Exclusive: Q&A with Miklós Szánthó about Hungary’s ‘state of danger’ during the coronavirus crisis

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The Hungarian constitution currently enumerates six types of special legal order. Of these, the state of danger is the mildest. It has been in the constitution since 1990 and can be introduced in cases of natural disaster or industrial accident. This is the first time a nationwide state of danger has been introduced, however, states of danger on a regional level have been declared on several occasions in times of flood, or contamination caused by industrial disasters.

Naturally, yes. Similar steps were taken in many countries of the world and the European Union. Since 1990, the government has had the power to impose a state of danger and the details are regulated in so-called cardinal acts, which require the support of two-thirds of the parliament to pass. Since 1996, mass epidemic is named as a cause for the declaration of a state of danger by these Acts. The government’s decree declaring the state of danger was grounded in those.

What can the government do during a state of danger?

According to the constitution, the government declares the state of danger and as a next step introduces emergency decrees to combat the spread of the contagion. Under the constitution, the consent of the parliament was never required for declaring (or terminating) the state of danger. However, the emergency decrees have a 15 day “sunset clause” and will expire at the end of that period unless the National Assembly extends them.

Is this why it was necessary to pass the Coronavirus Response Act?

Yes, through this Act, the National Assembly extended the emergency decrees, so that the steps taken to combat the virus and protect the economy can stay in effect. However, the parliament can withdraw consent to these emergency decrees at any time, even before the state of emergency is lifted. Indeed, it can revoke the entire law.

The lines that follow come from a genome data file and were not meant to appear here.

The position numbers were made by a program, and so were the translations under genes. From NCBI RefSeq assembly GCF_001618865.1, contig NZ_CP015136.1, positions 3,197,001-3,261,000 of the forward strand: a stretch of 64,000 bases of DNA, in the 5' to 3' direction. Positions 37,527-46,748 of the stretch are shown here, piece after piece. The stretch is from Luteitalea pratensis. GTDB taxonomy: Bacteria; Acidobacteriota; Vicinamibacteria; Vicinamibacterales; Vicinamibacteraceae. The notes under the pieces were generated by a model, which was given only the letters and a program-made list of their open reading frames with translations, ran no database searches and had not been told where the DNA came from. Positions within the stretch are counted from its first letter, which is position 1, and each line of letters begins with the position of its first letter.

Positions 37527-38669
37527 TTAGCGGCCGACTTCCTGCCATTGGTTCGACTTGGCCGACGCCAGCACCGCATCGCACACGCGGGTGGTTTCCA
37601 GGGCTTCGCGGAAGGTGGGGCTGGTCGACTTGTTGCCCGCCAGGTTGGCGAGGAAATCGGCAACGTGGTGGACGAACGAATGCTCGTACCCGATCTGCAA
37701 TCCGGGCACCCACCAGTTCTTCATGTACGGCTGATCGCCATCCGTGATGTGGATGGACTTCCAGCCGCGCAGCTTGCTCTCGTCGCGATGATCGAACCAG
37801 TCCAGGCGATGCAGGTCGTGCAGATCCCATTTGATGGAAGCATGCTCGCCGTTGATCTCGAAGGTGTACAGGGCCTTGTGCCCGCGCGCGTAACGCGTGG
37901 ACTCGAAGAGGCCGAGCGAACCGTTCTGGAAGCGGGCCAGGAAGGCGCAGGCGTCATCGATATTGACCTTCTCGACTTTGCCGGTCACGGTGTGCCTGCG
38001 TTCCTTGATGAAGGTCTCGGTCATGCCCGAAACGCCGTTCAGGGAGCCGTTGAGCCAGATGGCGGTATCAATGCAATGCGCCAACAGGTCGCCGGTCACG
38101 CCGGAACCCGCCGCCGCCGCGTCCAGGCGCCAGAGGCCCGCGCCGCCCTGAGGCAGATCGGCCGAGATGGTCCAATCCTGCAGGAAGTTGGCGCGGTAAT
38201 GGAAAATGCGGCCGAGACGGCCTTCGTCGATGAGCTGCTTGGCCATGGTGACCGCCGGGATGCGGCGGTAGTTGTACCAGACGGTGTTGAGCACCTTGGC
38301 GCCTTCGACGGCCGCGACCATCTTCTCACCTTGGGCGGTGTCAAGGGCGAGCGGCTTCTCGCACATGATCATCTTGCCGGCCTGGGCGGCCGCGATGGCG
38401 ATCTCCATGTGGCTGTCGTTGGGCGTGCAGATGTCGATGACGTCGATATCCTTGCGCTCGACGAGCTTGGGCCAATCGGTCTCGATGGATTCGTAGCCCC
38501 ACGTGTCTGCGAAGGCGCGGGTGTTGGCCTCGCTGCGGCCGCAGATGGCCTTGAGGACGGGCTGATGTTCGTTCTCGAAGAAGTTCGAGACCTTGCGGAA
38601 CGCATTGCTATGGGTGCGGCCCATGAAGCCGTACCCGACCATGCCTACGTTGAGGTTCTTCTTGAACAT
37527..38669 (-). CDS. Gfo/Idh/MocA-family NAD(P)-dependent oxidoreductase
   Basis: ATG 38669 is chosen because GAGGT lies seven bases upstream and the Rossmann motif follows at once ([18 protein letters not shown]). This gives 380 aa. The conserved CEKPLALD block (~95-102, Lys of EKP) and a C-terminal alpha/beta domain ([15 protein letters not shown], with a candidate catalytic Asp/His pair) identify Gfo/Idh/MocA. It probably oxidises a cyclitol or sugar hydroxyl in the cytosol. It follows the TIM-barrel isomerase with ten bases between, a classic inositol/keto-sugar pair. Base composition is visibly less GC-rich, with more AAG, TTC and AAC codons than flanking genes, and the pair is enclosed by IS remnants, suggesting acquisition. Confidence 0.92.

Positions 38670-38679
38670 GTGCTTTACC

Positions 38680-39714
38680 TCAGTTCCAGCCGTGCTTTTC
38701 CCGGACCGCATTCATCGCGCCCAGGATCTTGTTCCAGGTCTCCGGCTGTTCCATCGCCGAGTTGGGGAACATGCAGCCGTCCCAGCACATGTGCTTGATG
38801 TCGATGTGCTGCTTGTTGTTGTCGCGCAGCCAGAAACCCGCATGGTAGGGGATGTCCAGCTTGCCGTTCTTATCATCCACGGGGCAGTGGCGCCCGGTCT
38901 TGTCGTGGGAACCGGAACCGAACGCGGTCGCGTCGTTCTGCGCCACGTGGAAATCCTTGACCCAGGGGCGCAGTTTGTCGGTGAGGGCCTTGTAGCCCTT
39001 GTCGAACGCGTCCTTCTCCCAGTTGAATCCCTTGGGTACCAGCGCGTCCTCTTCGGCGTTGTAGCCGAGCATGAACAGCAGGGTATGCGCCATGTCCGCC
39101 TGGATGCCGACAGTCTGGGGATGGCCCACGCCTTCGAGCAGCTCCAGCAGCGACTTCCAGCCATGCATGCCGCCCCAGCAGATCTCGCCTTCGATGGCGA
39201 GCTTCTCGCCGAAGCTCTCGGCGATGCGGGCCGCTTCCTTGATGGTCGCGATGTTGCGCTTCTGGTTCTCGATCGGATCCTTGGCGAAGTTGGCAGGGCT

What would have happened, had the National Assembly failed to pass this Act?

After 15 day from the day they came into effect, all emergency decrees would have expired. This means that all the emergency steps taken by the government would have become untenable, including the steps taken to stop the outbreak, the holiday on loan installments or the tax exemptions introduced to protect Hungarian jobs. As the opposition blocked the fast-tracking of the adoption of the Act, there, indeed, was a few days of legal uncertainty over the weekend.

What does the adoption of the Act mean in practice?

Primarily, that the emergency decrees issued by the government will stay in force. This is necessary to combat the epidemic. The National Assembly remains in session during the state of danger, parliamentary transparency is assured and the Constitutional Court operates undisturbed. The government can deviate from the law; however, the constitution cannot be suspended.

Will press freedom disappear from Hungary once again as it has every day for the last decade?

Of course not. It is, however, true that during an epidemic fake news are especially dangerous and steps must be taken, to prevent their spread. Indeed, several examples of fake news have already appeared on the internet. Therefore, new criminal regulation only for the duration of a special legal order envisions stricter punishments for scaremongering. This does not even apply to misleading opinions, it only applies to those who intentionally spread false or untruthful information, which might hinder the efforts to contain the spread of the virus. An article critical of the government isn’t covered, however a false claim that an entire city might be placed under quarantine is. In the end it is up to the courts to decide what is punishable and what isn’t.

Even if it is legally impossible, might it be in the political interest of the government to “sideline” the parliament?

No. The government has a two-thirds majority in the National Assembly, therefore “sidelining” the parliament would mean “sidelining” the representatives from the governing parties, which would clearly make no political sense. The real problem of those who criticize the Act is actually the two-thirds majority the government enjoys, which they would want for themselves, but do not have.

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